What I saw on the second day at Lord’s hasn’t really changed my opinion of Jason Roy. In fact, it’s probably confirmed it.
Make no mistake: I’d have Roy in my Test side. He’s an incredible talent, with plenty of confidence and swagger. He’s exactly the style of cricketer England are looking for.
But I still think his technique is vulnerable so high up the order against the moving ball, which is why I’d pick him at No 4, and move Joe Root up to No 3 – even though the captain doesn’t want to shift.
Stuart Thompson dismisses Jason Roy for 72 on day two of England’s Test match with Ireland
Think back to the World Cup. In the semi-final against Australia at Edgbaston, where the ball didn’t swing or seam, Roy looked a million dollars.
In the final against New Zealand at Lord’s, where the ball did a fair bit through the air and off the pitch, he struggled.
It’s been the same in this Test against Ireland. On the first day, when the pitch was green and Tim Murtagh was making it do all sorts, he looked vulnerable.
On the second, once the pitch had calmed down and changed colour, he was more at ease, and could hit through the line, which is what he likes to do in the one-day game.
Even then, there were moments when he got a bit frenetic, and his bottom hand took over. And you could tell soon before he got out that Ireland’s bowlers were beginning to fancy their chances. It wasn’t that Roy had relaxed. But maybe, subconsciously, he thought he’d proved his point.
On the first day, Tim Murtagh was making it do all sorts and dismissed vulnerable-looking Roy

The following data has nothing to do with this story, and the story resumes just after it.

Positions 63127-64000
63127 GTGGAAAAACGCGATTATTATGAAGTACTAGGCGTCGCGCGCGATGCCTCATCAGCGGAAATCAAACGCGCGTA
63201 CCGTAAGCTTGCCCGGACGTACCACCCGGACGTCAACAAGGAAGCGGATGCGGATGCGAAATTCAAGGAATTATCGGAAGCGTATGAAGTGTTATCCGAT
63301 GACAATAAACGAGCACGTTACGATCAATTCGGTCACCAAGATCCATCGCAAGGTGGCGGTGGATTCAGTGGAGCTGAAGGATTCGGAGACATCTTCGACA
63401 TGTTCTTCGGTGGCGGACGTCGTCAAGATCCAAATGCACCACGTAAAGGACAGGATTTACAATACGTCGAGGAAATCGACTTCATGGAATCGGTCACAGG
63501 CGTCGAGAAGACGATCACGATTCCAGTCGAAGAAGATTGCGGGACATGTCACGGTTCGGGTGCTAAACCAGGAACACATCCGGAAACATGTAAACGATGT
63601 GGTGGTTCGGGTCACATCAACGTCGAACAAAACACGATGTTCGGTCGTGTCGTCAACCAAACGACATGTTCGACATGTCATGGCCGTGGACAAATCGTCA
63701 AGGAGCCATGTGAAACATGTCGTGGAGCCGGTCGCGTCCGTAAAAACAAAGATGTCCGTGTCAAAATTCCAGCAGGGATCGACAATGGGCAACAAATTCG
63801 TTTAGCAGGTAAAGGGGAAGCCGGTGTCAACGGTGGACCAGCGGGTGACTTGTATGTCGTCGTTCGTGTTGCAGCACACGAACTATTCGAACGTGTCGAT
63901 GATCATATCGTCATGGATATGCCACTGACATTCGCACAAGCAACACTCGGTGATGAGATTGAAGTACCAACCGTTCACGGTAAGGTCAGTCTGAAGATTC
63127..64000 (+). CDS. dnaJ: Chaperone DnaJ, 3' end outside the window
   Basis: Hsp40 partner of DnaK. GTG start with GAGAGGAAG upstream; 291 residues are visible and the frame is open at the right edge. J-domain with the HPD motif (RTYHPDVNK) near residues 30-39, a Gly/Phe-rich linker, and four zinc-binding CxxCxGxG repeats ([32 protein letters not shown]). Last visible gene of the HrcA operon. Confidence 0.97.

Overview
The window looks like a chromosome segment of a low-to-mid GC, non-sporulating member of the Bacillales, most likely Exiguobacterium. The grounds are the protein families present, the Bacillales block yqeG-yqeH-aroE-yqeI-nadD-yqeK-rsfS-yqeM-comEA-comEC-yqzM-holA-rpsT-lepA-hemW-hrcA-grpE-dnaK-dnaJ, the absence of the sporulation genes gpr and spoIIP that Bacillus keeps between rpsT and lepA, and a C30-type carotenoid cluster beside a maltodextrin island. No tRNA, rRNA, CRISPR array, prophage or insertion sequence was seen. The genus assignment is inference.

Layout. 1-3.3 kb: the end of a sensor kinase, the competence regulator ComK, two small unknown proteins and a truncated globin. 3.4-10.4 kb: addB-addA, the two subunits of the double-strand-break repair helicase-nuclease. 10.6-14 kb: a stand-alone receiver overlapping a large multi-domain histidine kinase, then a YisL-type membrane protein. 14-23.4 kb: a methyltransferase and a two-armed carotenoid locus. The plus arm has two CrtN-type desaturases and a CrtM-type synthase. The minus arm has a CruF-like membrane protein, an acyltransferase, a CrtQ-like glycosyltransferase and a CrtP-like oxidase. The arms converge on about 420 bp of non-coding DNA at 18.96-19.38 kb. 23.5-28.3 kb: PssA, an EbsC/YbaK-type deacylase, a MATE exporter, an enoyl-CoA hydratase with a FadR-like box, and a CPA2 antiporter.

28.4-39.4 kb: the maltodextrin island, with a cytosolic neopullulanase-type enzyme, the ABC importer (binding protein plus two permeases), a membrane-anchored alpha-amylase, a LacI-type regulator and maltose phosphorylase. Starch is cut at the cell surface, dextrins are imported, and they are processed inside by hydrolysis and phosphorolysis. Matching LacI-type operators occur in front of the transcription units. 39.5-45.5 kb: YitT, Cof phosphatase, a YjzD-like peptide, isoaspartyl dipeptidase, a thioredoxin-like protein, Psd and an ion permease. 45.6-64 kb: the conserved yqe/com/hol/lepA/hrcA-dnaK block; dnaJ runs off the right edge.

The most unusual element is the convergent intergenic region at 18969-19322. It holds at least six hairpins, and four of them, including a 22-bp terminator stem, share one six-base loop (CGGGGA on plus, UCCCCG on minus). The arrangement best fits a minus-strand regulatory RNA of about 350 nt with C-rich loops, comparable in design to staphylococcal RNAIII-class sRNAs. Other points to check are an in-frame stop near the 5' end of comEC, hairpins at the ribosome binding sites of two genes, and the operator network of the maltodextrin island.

A while back, England’s batting coach Graham Thorpe got into Roy about making the most of his ability.
We used to see him make attractive 30s and 40s for the one-day team, but Thorpe impressed on him the need to score big hundreds. He took it on board, and is now one of the best one-day openers in the world.
In Test cricket, he needs to be hard on himself too. We don’t want to rob him of the skills that have made him the player he is – English cricket does have a tendency to be suspicious of players who are a bit different. But Roy does need to realise that he can give himself time in Test cricket.
In the one-day game, his role is almost always the same: go out and smash it in the first 10 overs. He doesn’t generally have to adapt to the game situation.
But that’s exactly what Test cricket is about: you’re adapting to the pitch, the bowling, the situation of the game, the needs of your team.
The 29-year-old loses his shoe while batting for England on the second day at Lord’s
I believe Roy is at his best when he’s calm, which in turn impacts on his technique. In that Edgbaston semi-final, he was extremely calm, and that allowed him to play the ball late with soft hands. When he’s feeling under pressure or rushed, he goes at it with hard hands.
If he can find a way of keeping his cool, we could have quite a Test player on our hands.
England’s problem, of course, is that the county game is full of batsmen who prefer to go in down the order. So when you look at the struggle Rory Burns is going through, there’s no obvious replacement.
My concern about Burns, especially so close to the Ashes, is that there are so many moving parts to his game that things unravel easily when he’s out of nick.
When a guy like Joe Root loses a bit of form, he has a solid, uncomplicated technique to fall back on.
Roy struggled against New Zealand at Lord’s in the Cricket World Cup final earlier this month
But Burns’s technique is more complex, and right now he is playing at deliveries outside off stump that, as an opener, you don’t need to be playing at.
The first rule of opening the batting is know where your off stump is. But he’s lost its whereabouts, and he’s in danger of going into the Ashes with a scrambled brain.
And that goes back to my worry about Roy. As things stand, England will be taking on Mitchell Starc and Pat Cummins with one opener who is down on form and confidence, and another who is still learning the ropes.
It’s far from ideal, but – after the retirement of Alastair Cook – this is the reality of top-order batting in this country at the moment. Right now, England are in a position where they are just going to have to hope for the best.